First Presbyterian:  Church on the Edge
5555 South Washington, Grand Forks, North Dakota, (701) 775-5545, email:

A Brief History

Extracted and Updated from the brochure "Centennial!", 1979

The First Presbyterian Church of Grand Forks, Dakota Territory, was organized on April 5, 1879, and it was recognized on July 15, 1879 by the Secretary of the Territory of Dakota with a "Certificate of Existence" issued to "The First Presbyterian Society of Grand Forks".  The founding members of the congregation were:

Robert AndersonDonald G. GunnJames Kenn
Mary AndersonSarah GunnAlice L. Metter
James AdairCatherine GunnJohn McKelney
Margaret AdairMalissa L. HamiltonMary Jane Patterson
Mary Charlesworth Jr.Carrie M. IddingsThomas Patterson
Mary CharlesworthWilliam JacksonAnn Saunders
Valeria V. FreemanMary Ann JacksonThomas R. Saunders
Grace L. FreemanChristina KennRobert Stewart
Eleanor Walsh

Services of the newly formed congregation were held in the Methodist Church until November 1879, when the congregation moved to the Griggs and McCormack Hall.

The "Ladies' Aid Society", which later became Presbyterian Women, actually predates the organization of the church, as it was organized in June, 1878 at the home of Mrs. Valeria V. Freeman, on the farm now known as Lincoln Park.

Colonel Frank Viets, a trustee, presented land to the congregation at the corner of Belmont Road and Fifth Street; Original Church Building ground was broken in 1880 and the building was first used in June 1880.  By the fall, the church was bricked up on the outside and pews were installed to replace the boards which had formerly served as seats.  The building was not dedicated, however, until January 25, 1885, at which time the debt had been retired.

The bell, which has hung in each of the congregation's buildings, was presented by Mr. H. R. Bishop of New York City, who had visited Grand Forks in the summer of 1880.  The bell was cast by the Clinton H. Meneely Bell Company, Troy, N. Y.

Education has always been an important part of the church's mission.  Although no record remains of when the first education classes were formed, records show W. A. Gordon made the first report of the Sunday School to the congregational meeting April 4, 1888.  A John M. Smith, however, reportedly recalled that in 1880, the mercury stood at 32 degrees below zero, there were 32 pupils present, and the offering amounted to 32 cents!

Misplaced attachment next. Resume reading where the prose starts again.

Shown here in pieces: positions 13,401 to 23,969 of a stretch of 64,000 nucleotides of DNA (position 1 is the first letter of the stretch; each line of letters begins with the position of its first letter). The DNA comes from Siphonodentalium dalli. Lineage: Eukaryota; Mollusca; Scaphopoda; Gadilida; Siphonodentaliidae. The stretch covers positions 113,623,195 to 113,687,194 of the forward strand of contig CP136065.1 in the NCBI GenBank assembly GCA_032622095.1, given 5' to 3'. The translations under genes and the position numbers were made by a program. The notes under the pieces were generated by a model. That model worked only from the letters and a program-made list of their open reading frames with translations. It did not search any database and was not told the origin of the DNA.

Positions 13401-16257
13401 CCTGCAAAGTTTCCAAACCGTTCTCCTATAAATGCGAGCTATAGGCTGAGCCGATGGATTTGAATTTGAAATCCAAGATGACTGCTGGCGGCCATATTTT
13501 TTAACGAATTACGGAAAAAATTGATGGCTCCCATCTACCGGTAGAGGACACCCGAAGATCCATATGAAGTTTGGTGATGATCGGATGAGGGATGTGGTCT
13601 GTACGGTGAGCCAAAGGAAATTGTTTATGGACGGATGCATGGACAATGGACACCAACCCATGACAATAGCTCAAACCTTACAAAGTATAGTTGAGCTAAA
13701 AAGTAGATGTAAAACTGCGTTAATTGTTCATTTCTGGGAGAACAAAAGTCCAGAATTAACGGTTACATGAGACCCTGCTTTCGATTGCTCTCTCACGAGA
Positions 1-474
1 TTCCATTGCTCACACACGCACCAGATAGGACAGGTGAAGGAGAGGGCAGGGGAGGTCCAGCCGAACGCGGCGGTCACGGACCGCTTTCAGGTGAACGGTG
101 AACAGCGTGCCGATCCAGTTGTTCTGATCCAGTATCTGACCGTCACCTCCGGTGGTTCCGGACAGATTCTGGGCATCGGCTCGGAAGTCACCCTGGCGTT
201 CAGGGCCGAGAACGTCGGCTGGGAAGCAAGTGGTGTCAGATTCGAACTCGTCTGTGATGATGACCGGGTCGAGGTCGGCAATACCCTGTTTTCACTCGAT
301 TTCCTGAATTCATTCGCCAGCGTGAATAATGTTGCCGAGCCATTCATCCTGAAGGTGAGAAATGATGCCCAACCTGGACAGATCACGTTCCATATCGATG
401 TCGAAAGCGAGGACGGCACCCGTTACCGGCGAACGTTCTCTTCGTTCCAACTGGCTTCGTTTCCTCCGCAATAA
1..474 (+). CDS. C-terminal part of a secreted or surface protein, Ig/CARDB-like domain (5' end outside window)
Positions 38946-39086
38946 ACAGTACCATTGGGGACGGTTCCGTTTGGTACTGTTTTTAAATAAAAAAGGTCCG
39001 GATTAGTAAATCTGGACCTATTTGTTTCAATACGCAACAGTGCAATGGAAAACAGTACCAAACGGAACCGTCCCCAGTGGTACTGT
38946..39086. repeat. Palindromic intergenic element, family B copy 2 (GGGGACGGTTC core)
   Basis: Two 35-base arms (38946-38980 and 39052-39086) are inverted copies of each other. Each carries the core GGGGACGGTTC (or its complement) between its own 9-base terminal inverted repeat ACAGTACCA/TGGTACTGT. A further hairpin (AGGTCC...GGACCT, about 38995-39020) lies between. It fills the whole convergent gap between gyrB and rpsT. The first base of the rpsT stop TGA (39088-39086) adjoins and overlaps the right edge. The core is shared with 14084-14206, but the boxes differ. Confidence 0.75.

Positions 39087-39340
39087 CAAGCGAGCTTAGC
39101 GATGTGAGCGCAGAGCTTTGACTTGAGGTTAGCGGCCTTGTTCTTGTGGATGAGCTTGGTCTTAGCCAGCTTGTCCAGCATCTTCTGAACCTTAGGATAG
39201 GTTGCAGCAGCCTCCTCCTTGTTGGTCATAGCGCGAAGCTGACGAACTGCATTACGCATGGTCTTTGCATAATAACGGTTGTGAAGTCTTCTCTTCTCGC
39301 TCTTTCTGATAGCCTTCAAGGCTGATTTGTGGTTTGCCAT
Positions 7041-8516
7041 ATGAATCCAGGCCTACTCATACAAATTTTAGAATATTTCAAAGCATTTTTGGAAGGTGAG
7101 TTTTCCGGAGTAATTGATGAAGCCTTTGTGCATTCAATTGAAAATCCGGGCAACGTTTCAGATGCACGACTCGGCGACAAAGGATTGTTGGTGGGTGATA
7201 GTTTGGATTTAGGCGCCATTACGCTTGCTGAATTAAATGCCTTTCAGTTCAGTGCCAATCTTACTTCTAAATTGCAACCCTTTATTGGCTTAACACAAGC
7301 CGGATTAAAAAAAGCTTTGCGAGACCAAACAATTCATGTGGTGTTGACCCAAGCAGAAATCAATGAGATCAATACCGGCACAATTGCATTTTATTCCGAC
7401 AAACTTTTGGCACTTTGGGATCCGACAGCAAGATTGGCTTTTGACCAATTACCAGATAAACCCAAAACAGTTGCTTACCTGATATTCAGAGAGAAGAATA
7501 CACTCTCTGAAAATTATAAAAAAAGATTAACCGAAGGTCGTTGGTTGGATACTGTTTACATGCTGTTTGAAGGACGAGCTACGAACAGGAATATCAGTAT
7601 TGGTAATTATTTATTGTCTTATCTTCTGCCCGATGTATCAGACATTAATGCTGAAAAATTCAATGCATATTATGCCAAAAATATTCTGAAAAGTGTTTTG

Francis W. Iddings On March 5, 1911, the last services were held in the original building.  Don McDonald, a pioneer member of the congregation spoke about the early days of the church during the farewell service.  In the address, as reported in the Grand Forks Herald on March 7, 1911, Mr. McDonald said the first pastor, F. W. Iddings (photo, left) "would not perhaps take high rank as a preacher, but was a sincere Christian man, fearless in expression of opinion and even in the early days took strong ground on all public questions.  He had the respect of the entire community.  In 1881, owing to throat trouble reluctantly gave up the charge and has never resumed work in the ministry."

On May 7, 1911 the cornerstone of the new building was laid on the same plot as the original building.  This building, designed by Joseph Bell DeRemer, an elder of the church and later one of the architects for the North Dakota State Capitol, was dedicated March 3, 1912.

In December 1970, the Worship Committee, chaired by Dr. Russell Wilson, chose the Aeolian-Skinner Organ Company of Boston, Massachusetts to build a new instrument for the congregation. The organ was delivered in the spring and summer months of 1972. During its building and installation, the Aeolian-Skinner firm, certainly the most significant organ building shop of its kind in the United States during the twentieth century, succumbed to bankruptcy. First Presbyterian's Aeolian-Skinner is the last completed organ in a line of remarkable instruments including those at Grace Cathedral, San Francisco; Bruton Parish Church, Williamsburg; the National Cathedral, Washington D. C.; and the Riverside church, New York. The organ has three manual keyboards, one pedal keyboard, 33 sounding stops, 46 ranks of pipes and 2,456 individual pipes, which were all moved to the current building.

The 1911 building was home to the congregation until April 1997, when it sustained extensive damage during the major flooding that devastated Grand Forks.  A farewell service was conducted there in September 1997, with bagpipers escorting the congregation out of the building.

While "homeless", the congregation held services at the Memorial Union and Hughes Fine Arts Center at the University of North Dakota.

After making the difficult decision to sell the building at Belmont Road and Fifth Street, the congregation hired YHR Partners of Fargo to design the building at 5555 South Washington.  The core building, including the sanctuary, Great Room and kitchen, was dedicated September 26, 1999, with the same bagpipers escorting the congregation into the new building.  A classroom extension was added in 2002.

First Presbyterian Church, Grand Forks, has been fortunate to be served by a succession of talented pastors:

On February 12, 2012, Ken Dawes spoke to First Presbyterian on the history of Grand Forks churches.

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